Victory in Community

Beverly Written by Beverly Leavitt April 28, 2021 Partnerships

Three people digging in a field.

In uncertain times, food brings people together. It gathers loved ones, nourishes bodies, and roots us in a greater lifecycle. 

Some of which has been lacking since COVID-19 started and all of which has become even more evident as we saw a revival in gardening—and a renewed interest in food production.

Much like during World War II when governments created Victory Gardens to supplement food rations and boost morale, Kubota saw the same opportunity to bring that empowerment and reward back during the pandemic. And Bob, Mark and their team at D&S Downham Equipment couldn’t help but jump on board to #GrowStronger!

Land of Growth

Their dealership was built in 1843 and the promise of seven acres of undeveloped land across the street begged the beginning of a new building. 

A few acres too many, the Downhams decided to use some of the land to start a community garden. After sparking the idea, staff and customers quickly rolled up their sleeves to chip in. 

“We didn’t know much about gardens when we planted it, but one of our staff knew how to grow potatoes from home, so he planted some and cared for them for us. When customers heard, one donated sweet corn seed and another brought his tractor to plant it.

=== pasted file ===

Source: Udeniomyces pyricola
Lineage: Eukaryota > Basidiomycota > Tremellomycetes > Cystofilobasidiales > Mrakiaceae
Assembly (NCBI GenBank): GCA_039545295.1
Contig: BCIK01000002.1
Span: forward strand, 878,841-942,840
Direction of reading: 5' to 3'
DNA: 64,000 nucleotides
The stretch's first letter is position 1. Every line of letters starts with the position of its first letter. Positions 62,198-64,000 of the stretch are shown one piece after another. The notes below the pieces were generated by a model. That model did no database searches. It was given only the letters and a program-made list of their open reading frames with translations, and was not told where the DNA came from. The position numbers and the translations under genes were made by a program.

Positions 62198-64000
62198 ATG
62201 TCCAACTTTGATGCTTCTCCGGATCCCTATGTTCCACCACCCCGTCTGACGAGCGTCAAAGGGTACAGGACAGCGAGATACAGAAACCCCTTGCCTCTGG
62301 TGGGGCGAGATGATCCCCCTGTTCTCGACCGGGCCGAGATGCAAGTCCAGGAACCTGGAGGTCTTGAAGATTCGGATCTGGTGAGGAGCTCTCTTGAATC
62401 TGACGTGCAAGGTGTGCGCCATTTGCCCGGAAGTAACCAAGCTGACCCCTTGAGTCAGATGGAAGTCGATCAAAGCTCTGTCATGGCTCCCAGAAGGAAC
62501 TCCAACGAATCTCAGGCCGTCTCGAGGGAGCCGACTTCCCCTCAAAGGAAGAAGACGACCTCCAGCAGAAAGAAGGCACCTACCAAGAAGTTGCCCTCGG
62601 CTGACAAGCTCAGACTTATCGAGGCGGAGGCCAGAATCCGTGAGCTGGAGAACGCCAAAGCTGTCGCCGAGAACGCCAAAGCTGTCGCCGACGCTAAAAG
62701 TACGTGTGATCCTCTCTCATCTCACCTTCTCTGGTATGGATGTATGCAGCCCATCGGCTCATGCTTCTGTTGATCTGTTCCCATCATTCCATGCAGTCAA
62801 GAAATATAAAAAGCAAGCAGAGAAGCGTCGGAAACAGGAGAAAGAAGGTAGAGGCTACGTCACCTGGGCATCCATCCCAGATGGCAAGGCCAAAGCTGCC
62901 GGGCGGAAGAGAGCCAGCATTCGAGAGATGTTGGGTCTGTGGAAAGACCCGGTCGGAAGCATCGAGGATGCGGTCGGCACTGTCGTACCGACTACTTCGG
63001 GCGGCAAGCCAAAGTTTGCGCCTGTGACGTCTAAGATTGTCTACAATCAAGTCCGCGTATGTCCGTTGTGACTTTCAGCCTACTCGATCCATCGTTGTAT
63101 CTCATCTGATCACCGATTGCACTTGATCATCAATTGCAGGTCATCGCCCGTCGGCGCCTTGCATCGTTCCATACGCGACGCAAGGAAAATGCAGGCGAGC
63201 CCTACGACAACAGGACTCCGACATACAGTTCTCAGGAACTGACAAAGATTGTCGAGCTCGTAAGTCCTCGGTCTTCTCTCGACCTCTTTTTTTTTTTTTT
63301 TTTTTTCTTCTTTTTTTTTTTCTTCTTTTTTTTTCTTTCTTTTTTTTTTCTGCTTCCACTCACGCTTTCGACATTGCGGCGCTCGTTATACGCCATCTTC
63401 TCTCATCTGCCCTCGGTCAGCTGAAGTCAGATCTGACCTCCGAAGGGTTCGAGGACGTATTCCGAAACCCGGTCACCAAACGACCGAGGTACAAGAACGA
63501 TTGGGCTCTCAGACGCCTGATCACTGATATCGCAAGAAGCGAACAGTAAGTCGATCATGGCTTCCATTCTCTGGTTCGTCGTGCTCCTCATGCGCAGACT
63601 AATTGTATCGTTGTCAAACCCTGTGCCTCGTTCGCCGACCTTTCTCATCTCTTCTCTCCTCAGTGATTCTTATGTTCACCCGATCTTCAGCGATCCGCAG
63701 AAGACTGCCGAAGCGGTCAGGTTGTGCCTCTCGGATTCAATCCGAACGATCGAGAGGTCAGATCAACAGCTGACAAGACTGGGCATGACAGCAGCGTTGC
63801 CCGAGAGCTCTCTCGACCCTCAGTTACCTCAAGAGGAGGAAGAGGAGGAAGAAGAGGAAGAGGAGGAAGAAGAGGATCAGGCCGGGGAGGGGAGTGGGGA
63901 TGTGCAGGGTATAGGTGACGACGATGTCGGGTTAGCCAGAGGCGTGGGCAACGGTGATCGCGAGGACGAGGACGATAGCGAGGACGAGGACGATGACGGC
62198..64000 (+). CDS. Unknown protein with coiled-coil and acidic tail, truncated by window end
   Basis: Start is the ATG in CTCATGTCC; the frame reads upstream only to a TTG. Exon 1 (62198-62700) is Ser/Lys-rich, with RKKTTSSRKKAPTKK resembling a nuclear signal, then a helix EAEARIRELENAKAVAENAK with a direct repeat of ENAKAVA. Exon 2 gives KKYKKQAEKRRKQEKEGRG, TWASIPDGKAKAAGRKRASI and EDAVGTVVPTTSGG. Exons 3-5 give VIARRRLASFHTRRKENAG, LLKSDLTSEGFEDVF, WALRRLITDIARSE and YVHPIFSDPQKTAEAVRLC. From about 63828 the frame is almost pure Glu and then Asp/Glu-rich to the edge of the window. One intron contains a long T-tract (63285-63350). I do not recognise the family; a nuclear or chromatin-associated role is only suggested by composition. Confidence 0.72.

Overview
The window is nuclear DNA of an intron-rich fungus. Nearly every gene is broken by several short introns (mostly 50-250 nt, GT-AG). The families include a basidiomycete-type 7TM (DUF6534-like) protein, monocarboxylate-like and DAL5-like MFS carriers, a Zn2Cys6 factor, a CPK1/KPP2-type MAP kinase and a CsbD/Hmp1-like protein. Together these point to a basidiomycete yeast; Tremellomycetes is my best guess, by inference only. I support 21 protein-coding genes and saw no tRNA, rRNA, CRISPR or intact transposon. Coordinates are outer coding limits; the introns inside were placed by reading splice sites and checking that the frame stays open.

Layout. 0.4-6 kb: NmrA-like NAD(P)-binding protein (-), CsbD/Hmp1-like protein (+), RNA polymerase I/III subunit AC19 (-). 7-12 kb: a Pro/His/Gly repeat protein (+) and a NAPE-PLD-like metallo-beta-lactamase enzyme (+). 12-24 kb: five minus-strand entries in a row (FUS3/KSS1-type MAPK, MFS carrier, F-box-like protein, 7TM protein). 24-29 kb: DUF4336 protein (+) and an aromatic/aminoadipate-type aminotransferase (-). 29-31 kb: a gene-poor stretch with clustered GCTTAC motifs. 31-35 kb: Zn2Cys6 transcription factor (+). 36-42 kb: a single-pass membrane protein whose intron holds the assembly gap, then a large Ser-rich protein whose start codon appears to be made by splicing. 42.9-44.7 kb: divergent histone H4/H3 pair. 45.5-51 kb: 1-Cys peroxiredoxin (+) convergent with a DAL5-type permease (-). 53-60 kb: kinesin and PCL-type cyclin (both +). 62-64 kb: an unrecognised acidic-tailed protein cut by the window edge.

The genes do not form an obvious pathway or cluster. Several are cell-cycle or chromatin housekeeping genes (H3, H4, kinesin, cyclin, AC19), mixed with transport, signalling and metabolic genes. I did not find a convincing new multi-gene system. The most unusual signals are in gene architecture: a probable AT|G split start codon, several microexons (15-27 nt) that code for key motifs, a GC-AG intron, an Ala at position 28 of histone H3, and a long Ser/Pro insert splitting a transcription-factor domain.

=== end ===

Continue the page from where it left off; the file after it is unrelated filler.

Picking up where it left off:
Everyone thought: ‘you always feel better when you’re helping’ and it was true,” boasts Mark.

(Veggies) of Their Labour

In the first year, D&S Downham partnered with The Local, Stratford’s community food bank that serves 400 people three times a week. 

Through their efforts, they harvested and donated 1,500 pounds of food plus approximately 600-700 cobs of sweet corn!

“It feels good to help, even though in the grand scheme of things, it isn’t much,” humbly states Mark.

This year, they’ve adjusted the vegetables they’re growing to better meet the needs of the food bank. They’ll be replacing some of the squash varieties with cabbage on top of potatoes, zucchini, and sweet corn that The Local hasn’t been able to grow in their own gardens. 

The Pollinator Effect

After a successful year, another growing season approaching, and the dealership breaking ground, the community garden will rely on a generous neighbour that has allowed them to expand onto their property. This will maintain the garden until the new location is built and operational.

It just goes to show that a little soil and seeds, a willing workforce, and one dedicated dealership can make a difference in nourishing a community with more than just food.